Thursday, 9 October 2014

Objections against the fine-tuning argument-III

Objection: The key thrust of the argument from fine-tuning is that it is very improbable that the universe's conditions be "just right" to allow for our existence, and as such it calls out for an explanation. However, according to the weak anthropic principle, the universe's basic features must be conducive for the evolution of observers in order for them to observe the universe. In other words, were the basic features non-conducive to our existence, our existence wouldn't even be possible. But here we are. The fact of our existence entails that the initial conditions of the universe would be able to accommodate our existence in it. That's why the fine-tuning of the universe needs no explanation.

Response: This is one of the most common responses to the fine-tuning argument out there, popularized by (among others) Barrow & Tipler and Elliot Sober. I'm sure there are smarter formulations out there, but the basic thrust of the objection is completely, completely wrong-headed (although I've had to think quite a bit about the objection to understand it (and the response)). According to the objector, the fine-tuning proponent believes that it is the mere conduciveness of a universe to the observers' existence that requires explanation. But it is trivially true that it doesn't! This is the objection formalized:

1. If we exist, the universe's basic conditions would be such that allows our existence.
2. We exist.
3. Therefore, the universe's basic conditions would be such that allows our existence.

Everyone will agree with this. But once again, the mere "fit" between our existence and the universe's basic features is not what the fine-tuning argument holds to be surprising and requiring explanation. Rather, it is the peculiar way in which the fit occurs. Put differently, the conditions could be conducive of life in an infinite number of different ways. Of all these ways, a very peculiar, precariously improbable set of conditions is what yields life. Isn't that fact surprising? The laws and conditions could have been such that even if one were to vary them, it would have little or not effect on life. But that's not how things are- the conditions are very peculiar, such that even if you vary them a little, we would not have existed. The mere conduciveness is not what should surprise us as the objector things, but the peculiar nature of the conduciveness that should.

To understand this, consider the following illustration borrowed from Richard Swinburne:

Suppose that a madman kidnaps a victim and shuts him in a room with a card-shuffling machine. The machine shuffles ten packs of cards simultaneously and then draws a card from each pack and exhibits simultaneously the ten cards. The kidnapper tells the victim that he will shortly set the machine to work and it will exhibit its first draw, but that, unless the draw consists of an ace of hearts from each pack, the machine will simultaneously set off an explosion that will kill the victim, in consequence of which he will not see which cards the machine drew. The machine is then set to work, and to the amazement and relief of the victim the machine exhibits an ace of hearts drawn from each pack. The victim thinks that this extraordinary fact needs an explanation in terms of the machine having been rigged in some way. But the kidnapper, who now reappears, casts doubt on this suggestion. ‘You ought not to be surprised’, he says, ‘that the machine draws only aces of hearts. You could not possibly see anything else. For you would not be here to see anything at all, if any other cards had been drawn.’ But of course the victim is right and the kidnapper is wrong. There is indeed something extraordinary in need of explanation in ten aces of hearts being drawn. The fact that this peculiar order is a necessary condition of the draw being perceived at all makes what is perceived no less extraordinary and in need of explanation.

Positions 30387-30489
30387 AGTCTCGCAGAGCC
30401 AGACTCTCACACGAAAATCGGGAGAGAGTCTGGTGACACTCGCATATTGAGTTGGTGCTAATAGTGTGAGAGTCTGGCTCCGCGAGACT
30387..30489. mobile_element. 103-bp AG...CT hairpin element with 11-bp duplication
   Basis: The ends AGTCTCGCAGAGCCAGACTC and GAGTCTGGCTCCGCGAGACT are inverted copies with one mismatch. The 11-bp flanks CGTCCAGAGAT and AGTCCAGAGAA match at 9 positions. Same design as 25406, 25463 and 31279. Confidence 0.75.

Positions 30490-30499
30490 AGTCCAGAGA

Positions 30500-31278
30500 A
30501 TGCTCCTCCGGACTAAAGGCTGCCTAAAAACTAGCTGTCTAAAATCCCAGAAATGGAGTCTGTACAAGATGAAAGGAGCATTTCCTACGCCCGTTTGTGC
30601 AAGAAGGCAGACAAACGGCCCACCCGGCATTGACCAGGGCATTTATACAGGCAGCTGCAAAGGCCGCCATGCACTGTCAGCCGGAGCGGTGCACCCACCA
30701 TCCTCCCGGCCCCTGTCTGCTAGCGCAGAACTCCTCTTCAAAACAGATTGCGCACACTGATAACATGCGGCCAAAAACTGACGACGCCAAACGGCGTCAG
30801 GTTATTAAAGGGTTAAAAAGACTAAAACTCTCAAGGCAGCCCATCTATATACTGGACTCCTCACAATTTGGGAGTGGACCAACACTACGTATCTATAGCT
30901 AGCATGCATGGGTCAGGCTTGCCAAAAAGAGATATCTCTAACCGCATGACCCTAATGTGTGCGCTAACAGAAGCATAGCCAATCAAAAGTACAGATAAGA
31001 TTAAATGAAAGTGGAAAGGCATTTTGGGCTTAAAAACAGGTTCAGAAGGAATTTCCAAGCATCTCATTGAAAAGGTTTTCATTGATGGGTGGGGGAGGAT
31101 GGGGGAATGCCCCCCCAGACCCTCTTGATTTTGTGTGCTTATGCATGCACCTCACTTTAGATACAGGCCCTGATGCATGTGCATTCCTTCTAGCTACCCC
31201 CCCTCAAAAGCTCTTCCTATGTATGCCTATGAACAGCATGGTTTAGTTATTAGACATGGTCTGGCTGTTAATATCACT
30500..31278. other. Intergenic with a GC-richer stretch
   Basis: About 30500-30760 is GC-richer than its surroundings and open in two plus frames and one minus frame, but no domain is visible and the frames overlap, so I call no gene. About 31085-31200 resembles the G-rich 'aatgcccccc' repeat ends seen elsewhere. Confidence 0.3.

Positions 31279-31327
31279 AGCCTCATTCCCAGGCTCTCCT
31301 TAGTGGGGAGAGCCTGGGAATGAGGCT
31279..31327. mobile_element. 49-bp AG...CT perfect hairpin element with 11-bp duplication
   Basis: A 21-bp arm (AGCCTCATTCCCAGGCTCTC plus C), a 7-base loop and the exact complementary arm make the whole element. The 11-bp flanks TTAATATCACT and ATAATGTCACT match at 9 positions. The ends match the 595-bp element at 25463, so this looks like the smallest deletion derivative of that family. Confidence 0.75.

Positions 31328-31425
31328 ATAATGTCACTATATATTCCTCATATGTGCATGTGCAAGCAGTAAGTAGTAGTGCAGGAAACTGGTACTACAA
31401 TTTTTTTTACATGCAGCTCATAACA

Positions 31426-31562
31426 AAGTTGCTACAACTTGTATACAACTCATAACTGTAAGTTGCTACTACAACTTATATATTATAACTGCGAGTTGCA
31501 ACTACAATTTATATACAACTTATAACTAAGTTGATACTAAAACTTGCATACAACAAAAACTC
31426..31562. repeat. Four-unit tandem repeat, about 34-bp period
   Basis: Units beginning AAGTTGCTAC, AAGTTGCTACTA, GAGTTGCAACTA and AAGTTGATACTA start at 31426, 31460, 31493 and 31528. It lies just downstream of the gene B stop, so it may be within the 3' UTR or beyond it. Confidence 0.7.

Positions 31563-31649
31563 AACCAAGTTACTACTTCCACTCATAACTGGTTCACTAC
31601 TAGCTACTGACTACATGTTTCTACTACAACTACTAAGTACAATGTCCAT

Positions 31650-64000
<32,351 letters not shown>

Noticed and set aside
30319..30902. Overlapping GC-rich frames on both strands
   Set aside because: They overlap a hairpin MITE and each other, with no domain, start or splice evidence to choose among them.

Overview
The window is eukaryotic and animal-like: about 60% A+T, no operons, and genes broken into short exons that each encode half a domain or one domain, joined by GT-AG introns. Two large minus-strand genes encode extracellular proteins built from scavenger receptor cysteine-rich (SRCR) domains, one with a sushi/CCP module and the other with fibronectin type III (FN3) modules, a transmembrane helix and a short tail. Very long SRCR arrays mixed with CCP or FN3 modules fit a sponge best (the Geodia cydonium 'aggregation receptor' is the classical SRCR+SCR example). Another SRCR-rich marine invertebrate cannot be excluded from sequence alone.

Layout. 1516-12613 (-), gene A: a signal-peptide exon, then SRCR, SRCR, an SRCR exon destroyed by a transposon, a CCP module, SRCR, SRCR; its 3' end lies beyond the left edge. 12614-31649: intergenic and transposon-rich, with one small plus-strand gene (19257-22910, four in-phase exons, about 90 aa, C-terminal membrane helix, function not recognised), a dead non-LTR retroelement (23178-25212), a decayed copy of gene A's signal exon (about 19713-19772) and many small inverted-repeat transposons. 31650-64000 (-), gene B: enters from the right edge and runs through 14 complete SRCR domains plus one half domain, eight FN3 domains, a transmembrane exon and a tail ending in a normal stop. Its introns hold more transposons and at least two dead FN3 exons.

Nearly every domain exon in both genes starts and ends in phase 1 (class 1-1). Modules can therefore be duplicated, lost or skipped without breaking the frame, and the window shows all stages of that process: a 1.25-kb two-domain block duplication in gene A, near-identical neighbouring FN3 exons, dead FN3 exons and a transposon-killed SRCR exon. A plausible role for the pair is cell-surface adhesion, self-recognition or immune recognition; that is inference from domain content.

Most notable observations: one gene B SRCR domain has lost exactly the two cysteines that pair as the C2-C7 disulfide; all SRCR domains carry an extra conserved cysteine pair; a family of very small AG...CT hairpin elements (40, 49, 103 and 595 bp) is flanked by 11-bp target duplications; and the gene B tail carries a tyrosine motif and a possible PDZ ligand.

The conditions set by the kidnapper is analogous to the fine-tuning of the universe. It's true that the victim's survival entails the fact of conditions for her survival, but that's not what the surprising thing is- the surprising thing is that those conditions for the victim's survival is so peculiar and improbable in the first place. That's what requires explanation here.

I understand that the objection cannot be treated on its own, it opens up other important questions like:

1. Anthropic principle or no anthropic principle, why is the conditions being fine-tuned surprising at all, since every single outcome is equally probable?

2. What if the anthropic principle was conjoined with the existence of infinite (or at least a very, very, very large number) of universes? Surely that would render the fact of fine-tuning unsurprising, since someone has to win the lottery.

As for the first question, I will deal with it in a future post in sha Allah. As for the second, I sympathize with the objection. The response I've provided only works if the number of actual universes is just one (or a few). If there are an infinite or very large number of universes, then the anthropic principle objection becomes relevant again. The only way to deal with this problem is to deal with the multiverse, which I plan to do in a future post as well.

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